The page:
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Elmer Fudd, Yosemite Sam go gun-free in ‘Looney Tunes’ cartoon reboot

Warner Bros. Cartoons poster from 1946. (L-R) Daffy Duck, Elmer Fudd and Porky Pig. LMPC via Getty Images

It’s been less than two weeks since the launch of HBO Max‘s highly anticipated Looney Tunes reboot, Looney Tunes Cartoons, and people are beginning to notice a minor change in the historic kids’ TV series.

What is it, some might ask? Well, fan-favourite characters such as Yosemite Sam and Elmer Fudd — the big-headed hunter with the rhotacism speech impediment — no longer wield guns in the 2020 iteration of the cartoon franchise.

Instead, Fudd now possesses a shiny and sharp-looking scythe. The executive producer and showrunner of the show, Peter Browngardt, confirmed the change during an interview with the New York Times last month.

“We’re not doing guns,” he said. “But we can do cartoony violence — TNT, the Acme stuff. All of that was kind of grandfathered in.”

The revelation resulted in a major divide among fans, with many condemning Looney Tunes for taking away the “Second Amendment pioneers‘” “trusty” weapons, while others praised the show for making the change for a “modern audience” who might be potentially be triggered by gunfire as a result of mass shootings all across the world.

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Though he didn’t provide a specific explanation as to why Looney Tunes has gone gun-free, Browngardt said that the studio wanted to return to make Looney Tunes Cartoons as close to the original cartoon.

“I always thought, ‘What if Warner Bros. had never stopped making “Looney Tunes” cartoons? “As much as we possibly could, we treated the production in that way,” he told the outlet.

Initially, Looney Tunes launched in 1930 and throughout the history of the nearly-century spanning cartoon, characters like Fudd and Yosemite Sam have always — until now — wielded guns.

Fudd used his rifle often in an attempt to hunt down the crafty, “or pesky wabbit” Bugs Bunny ⁠— as well as his grumpy, duck-billed counterpart, Daffy Duck.

‘Rabbit Seasoning’, a 1952 ‘Looney Tunes’ episode. (L-R): Elmer Fudd, Bugs Bunny and Daffy Duck. CP Images Archive

Yosemite Sam, the often-aggressive and short-tempered cowboy’s goal was often the same: to kill Bugs Bunny. Though he isn’t a hunter like Fudd, his character is known well for his hatred for rabbits.

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Despite the company’s decision to remove guns from Looney Tunes Cartoons, the show is still heavy on its usage of other weaponry and the classic cartoon violence the series became known for in the early 20th century, according to the NY Times.

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Angered Looney Tunes fans rushed to Twitter in wake of the news airing their grievances at the show’s producer, with many asking how Fudd was going to hunt down Bugs Bunny.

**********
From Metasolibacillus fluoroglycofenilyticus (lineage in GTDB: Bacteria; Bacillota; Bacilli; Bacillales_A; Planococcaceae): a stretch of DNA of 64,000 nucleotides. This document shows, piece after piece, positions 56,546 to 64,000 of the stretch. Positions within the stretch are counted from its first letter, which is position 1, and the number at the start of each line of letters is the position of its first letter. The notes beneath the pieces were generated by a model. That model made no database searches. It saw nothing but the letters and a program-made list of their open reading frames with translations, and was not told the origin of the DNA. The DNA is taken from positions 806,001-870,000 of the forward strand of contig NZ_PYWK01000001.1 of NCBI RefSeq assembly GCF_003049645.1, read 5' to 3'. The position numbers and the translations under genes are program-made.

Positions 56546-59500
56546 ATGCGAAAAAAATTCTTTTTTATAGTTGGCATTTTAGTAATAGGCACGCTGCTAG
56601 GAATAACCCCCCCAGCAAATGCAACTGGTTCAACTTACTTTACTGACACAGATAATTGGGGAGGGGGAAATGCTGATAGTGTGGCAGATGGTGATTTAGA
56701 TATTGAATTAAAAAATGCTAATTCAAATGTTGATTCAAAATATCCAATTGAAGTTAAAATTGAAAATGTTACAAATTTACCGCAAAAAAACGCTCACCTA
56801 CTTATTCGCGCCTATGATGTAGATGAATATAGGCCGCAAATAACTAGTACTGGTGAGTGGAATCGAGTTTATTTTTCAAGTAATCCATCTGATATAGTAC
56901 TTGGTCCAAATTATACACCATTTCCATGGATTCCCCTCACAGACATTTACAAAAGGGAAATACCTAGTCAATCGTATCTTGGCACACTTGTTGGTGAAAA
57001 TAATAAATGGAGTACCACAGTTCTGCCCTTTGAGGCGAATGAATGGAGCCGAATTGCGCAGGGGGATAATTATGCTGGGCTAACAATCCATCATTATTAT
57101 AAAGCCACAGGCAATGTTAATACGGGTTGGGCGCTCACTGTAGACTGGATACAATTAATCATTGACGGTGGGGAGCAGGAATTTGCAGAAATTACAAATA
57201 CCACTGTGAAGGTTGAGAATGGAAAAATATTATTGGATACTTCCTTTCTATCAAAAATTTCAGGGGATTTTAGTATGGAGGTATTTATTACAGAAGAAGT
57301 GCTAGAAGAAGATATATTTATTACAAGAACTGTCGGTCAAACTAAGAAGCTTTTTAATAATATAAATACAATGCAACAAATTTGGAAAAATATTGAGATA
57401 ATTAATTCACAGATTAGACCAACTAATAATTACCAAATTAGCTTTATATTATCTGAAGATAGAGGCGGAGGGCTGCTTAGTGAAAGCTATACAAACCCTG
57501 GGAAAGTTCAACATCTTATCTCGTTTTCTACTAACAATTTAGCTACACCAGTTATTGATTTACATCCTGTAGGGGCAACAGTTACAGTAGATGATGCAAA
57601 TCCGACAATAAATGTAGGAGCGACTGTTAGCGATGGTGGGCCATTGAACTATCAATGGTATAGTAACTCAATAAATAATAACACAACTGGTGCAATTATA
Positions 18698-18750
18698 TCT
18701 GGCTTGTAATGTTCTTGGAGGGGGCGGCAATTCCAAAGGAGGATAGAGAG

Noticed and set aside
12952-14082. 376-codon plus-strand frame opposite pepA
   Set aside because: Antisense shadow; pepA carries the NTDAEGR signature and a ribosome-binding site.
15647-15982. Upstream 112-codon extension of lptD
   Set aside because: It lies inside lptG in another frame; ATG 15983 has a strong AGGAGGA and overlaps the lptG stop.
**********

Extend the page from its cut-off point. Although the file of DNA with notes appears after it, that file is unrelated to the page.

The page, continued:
“This is blasphemy,” tweeted one fan.

Here’s what some other Twitter users had to say:

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One user tweeted HBO Max directly, writing: “I don’t know what you think you doing to Looney Tunes, but you went a little too far with saying you are getting rid of Elmer Fudd’s gun.”

“It’s the little details that make the show and honestly, this was a stupid move. #sorrynotsorry,” they added.

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Despite the backlash sparked by Browngardt’s announcement, many supported the decision for Looney Tunes to go firearm-free, expressing their opinions that the show is still good regardless of gun violence.

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“I can understand being disappointed that Elmer’s not toting a gun in the new Looney Tunes shorts, but please don’t let that stop you from watching them,” tweeted one user.

“They’re actually really good,” they added, “and there’s still plenty of slapstick violence in them.”

Here’s what some other supporters had to say via Twitter:

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While many commended Looney Tunes and many berated it, a large amount of “folks” seemingly remained neutral, after pointing out the excessive use of guns used only eight years ago in The Looney Tunes Show (2011-2014).

Others brought attention to the repeated use of blackface in the history of the world-renowned cartoon.

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“I love how Elmer Fudds gun is something these people wanted to bring up as a problem and not the constant blackface in the old Looney Tunes shorts,” tweeted another.

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Global News has reached out to a representative of Warner Bros. seeking comment.

adam.wallis@globalnews.ca

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